When it comes to diabetes management, many people tend to zero in on glucose management, and there’s a good reason for that. After all, this is probably the most likely thing to cause health issues for you if left unattended. However, diabetes affects the body in many different ways. One example is the relationship the body has with its ketones. Normally, ketones a part of the body’s typical response, but the nature of diabetes means that making sure they are under control is suddenly a major health issue.
Most people without diabetes talk about ketones in a dietary context. This is because ketones, also called ketone bodies, are basically by-products of the body when it breaks down fat for energy when carb counts are low. The process goes as follows:
- The body uses glucose as its main source of fuel. Without this, it looks to glycogen, stored glucose in the liver. Without that the body lowers its levels of blood sugar and insulin. The body then goes on to look for an alternative source of fuel, called fat.
- It’s important to note that this process is not the norm. Generally, it is only caused when a person fasts, goes on a prolonged exercise regimen, uses a low-carb diet (specifically called a ketogenic diet) or are actually starving.
- A process known as beta-oxidation begins breaking down the fats in the body to create fuel for the body and brain. This is known as ketosis, and actually creates ketones.
- The idea of ketogenic living is to rely less on carbs and more on fat. In theory, this helps minimize cravings, improve cholesterol, lose weight, and improve energy.
However, when it comes to diabetics, high levels of ketones are generally an indicator of a problem with the blood. If you don’t take your insulin, glucose builds up in the bloodstream, but never actually enters the cells it needs to in order to serve as fuel.
Without any fuel it can use, the cells begin to burn fat instead of glucose, resulting in ketones.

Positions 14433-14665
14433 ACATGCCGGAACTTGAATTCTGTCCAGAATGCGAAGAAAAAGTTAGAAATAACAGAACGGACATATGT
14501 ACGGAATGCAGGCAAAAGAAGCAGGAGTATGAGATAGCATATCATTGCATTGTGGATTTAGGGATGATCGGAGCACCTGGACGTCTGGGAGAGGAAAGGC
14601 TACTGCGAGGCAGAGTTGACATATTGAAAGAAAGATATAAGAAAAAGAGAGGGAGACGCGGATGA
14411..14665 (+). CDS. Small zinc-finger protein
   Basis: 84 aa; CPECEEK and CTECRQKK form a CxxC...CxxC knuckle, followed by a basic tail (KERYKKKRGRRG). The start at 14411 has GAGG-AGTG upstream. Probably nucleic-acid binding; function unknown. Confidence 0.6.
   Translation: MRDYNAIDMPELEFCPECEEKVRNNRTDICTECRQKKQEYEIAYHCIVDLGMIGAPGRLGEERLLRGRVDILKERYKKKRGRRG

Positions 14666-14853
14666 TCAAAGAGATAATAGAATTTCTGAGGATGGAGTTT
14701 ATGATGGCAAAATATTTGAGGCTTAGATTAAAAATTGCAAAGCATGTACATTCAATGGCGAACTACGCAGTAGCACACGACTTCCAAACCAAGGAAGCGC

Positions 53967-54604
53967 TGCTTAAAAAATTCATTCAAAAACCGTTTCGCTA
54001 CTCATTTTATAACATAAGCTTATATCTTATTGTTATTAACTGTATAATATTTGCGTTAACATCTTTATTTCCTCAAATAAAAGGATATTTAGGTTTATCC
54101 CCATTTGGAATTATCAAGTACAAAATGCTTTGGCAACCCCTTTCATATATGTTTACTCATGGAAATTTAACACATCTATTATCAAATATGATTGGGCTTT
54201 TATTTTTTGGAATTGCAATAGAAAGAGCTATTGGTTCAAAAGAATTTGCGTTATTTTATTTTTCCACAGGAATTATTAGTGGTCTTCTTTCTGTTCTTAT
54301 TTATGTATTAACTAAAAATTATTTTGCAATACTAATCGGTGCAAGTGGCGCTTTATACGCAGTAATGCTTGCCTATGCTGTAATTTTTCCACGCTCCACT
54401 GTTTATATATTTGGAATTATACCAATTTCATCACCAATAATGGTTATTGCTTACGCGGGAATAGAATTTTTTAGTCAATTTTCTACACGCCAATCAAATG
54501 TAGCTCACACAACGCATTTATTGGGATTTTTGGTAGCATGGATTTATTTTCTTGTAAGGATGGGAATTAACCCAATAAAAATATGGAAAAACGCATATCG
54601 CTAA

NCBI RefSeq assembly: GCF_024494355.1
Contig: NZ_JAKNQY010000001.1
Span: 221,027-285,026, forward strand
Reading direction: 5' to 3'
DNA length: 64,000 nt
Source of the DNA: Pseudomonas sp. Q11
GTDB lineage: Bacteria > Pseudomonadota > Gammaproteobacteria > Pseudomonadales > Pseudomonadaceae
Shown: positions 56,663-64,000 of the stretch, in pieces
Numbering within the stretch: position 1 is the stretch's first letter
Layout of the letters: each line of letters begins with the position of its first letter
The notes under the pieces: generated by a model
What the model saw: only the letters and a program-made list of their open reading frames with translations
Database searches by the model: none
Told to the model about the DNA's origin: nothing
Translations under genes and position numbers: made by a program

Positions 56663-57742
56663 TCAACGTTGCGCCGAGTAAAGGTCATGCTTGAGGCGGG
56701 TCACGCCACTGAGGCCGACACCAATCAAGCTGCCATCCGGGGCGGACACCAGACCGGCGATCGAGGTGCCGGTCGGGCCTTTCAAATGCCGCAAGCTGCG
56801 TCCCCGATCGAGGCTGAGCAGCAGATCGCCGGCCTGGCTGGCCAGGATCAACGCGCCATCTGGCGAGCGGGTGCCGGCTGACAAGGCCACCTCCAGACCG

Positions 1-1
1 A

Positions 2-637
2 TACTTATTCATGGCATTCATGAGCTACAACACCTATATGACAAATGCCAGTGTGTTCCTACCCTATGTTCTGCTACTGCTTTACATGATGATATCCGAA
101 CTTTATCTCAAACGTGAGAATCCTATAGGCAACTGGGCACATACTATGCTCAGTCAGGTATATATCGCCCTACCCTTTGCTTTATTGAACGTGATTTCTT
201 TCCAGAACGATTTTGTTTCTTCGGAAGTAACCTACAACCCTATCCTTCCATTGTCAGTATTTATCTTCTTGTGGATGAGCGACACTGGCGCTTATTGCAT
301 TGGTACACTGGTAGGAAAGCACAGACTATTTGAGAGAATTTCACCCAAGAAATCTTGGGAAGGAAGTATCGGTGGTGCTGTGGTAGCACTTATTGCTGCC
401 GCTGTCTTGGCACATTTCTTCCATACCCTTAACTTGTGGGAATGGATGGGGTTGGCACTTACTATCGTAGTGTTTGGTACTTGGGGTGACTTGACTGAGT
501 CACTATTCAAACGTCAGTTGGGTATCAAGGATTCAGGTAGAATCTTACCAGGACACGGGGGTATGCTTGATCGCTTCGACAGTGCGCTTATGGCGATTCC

If this is left unchecked, dangerous amounts of ketones can develop in the blood. This is called acidotic/Diabetic Keto-Acidosis and is a situation that requires instant medical attention.
Here are some causes that lead to high blood sugar:
1. Missing an insulin dose or skipping some oral medications.
2. A disconnected or blocked insulin pump tube.
3. Being sick with the flu.
4. High levels of stress.
5. Eating more carbohydrates than your medication covers.
Because of the varied causes and the potential impact of having too many ketones, you may want to invest in something like ketone test strips, so you don’t have to worry about the situations spiraling out of hand before you have a chance to react or reach out to your health practitioner.
There are two ways to test for ketones, in the blood and in the urine. Ketones show up in the blood before the urine, so you may want to check there first. However, the vast majority of products out there on the market are for urine.
Testing is easy, simply collect a sample and dip your test strip in. The darker it is, the more ketones you have in your blood.
If you do test positive for ketones, the best way to manage the situation is by keeping hydrated and being vigilant. Water and no-calorie fluids will help flush your system.
You also want to check your blood sugar every few hours, and continue ketone testing until things come back negative. As mentioned before, exercise can trigger ketones, so you want to refrain from working out or strenuous activity until your levels come down.
This will generally be enough to handle moderate levels, but if your results show high levels of ketones, you want to get emergency care as soon as possible. Vomiting and blood sugar that doesn’t drop despite medication are common indicators.
Normally harmless, ketones are just one example of the different ways that diabetes can impact your life. If you have further concerns about your ketones or ketone management, you may want to have a sit down with your medical professional of choice. They may be able to suggest lifestyle and dietary changes that will keep this from being a major issue.
This post was last modified on November 19, 2022 12:33 am